With me in tow, the humans reach a house, and a jolt of crystal-clear memory pierces me. This was my home when I was a human. I lived here for a long, long time. As I look at the woman who had received the hat coming down the hill, the word “sister” floats into my consciousness, along with a sense that we spent a lot of time together in this house. A sense of loss emanates from all of the humans, but none so much as this woman who was my sister. I hope she will be OK. I think she will. Everyone seems to be rallying around her.

The woman who had given my sister the hat wanders off into the garden. I decide to go with her. She walks slowly, stopping now and then to smell a flower or look around her. She cannot see me, but I feel that she knows I am there. I float along beside her for a while, looking at her face that seems to be lined with sadness and her shoulders that slump under the weight of regret. Regret for what, I don’t know.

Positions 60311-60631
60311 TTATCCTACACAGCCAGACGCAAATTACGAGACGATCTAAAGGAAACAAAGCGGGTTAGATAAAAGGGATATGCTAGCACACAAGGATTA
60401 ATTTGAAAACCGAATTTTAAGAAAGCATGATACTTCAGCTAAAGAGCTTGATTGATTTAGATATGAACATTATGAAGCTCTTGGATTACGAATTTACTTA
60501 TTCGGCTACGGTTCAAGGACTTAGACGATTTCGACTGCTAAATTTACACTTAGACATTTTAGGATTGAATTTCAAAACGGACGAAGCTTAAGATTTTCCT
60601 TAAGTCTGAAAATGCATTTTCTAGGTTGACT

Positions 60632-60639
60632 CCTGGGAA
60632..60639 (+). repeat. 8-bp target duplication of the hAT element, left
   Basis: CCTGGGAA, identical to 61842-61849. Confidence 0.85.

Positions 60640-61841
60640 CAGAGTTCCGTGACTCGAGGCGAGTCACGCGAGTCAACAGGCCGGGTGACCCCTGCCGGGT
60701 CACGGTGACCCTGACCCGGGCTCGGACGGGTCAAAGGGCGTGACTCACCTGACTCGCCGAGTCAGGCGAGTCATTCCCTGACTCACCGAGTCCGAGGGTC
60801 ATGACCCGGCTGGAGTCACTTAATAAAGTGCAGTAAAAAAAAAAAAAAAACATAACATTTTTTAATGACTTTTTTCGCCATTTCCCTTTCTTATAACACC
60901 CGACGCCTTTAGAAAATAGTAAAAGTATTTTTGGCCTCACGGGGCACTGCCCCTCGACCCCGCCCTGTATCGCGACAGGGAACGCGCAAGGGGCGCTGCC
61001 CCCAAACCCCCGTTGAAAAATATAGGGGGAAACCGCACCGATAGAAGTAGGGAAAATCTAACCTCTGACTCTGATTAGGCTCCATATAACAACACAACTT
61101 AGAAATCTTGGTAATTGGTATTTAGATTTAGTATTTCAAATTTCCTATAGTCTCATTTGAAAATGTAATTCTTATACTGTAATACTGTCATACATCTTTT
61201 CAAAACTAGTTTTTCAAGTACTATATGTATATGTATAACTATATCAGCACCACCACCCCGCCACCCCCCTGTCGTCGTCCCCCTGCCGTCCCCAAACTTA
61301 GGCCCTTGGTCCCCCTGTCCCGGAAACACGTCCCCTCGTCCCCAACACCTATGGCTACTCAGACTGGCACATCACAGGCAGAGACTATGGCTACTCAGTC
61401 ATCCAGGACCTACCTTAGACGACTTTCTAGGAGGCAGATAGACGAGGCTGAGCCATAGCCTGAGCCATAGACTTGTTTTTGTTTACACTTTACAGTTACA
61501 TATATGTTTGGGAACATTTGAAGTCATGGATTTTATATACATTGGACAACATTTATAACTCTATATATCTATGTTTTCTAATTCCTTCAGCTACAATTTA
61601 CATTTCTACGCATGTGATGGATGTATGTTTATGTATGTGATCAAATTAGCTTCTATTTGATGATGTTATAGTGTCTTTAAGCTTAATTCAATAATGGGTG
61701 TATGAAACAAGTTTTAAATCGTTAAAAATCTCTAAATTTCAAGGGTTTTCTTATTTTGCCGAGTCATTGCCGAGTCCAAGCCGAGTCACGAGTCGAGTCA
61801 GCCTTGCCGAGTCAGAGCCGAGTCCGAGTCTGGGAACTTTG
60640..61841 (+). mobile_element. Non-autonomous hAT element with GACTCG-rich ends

I feel that I have to give her something, some kind of comfort, but since I left my human form, I have been unable to communicate with the humans. I drift away, in search of some way to leave a message.

I find myself standing among some rose bushes. All of the flowers on them are dead, and for some reason that makes me very sad. These roses must have meant something to me.

All of a sudden, I know what I have to do.

I embrace one of the dead roses, enveloping every part of it with my being. I infuse it with my energy, and I become one with the flower as the petals start to fill with colour.

When the human comes around the corner moments later, she stops as she sees a single red rose in the rose garden. She approaches me and gently touches one of my petals. She inhales deeply as the sweet scent of the flower fills the air.

She knows it’s me. I can tell from the way she stands looking at me for a long time, and from the way she lovingly says goodbye before she turns and walks away.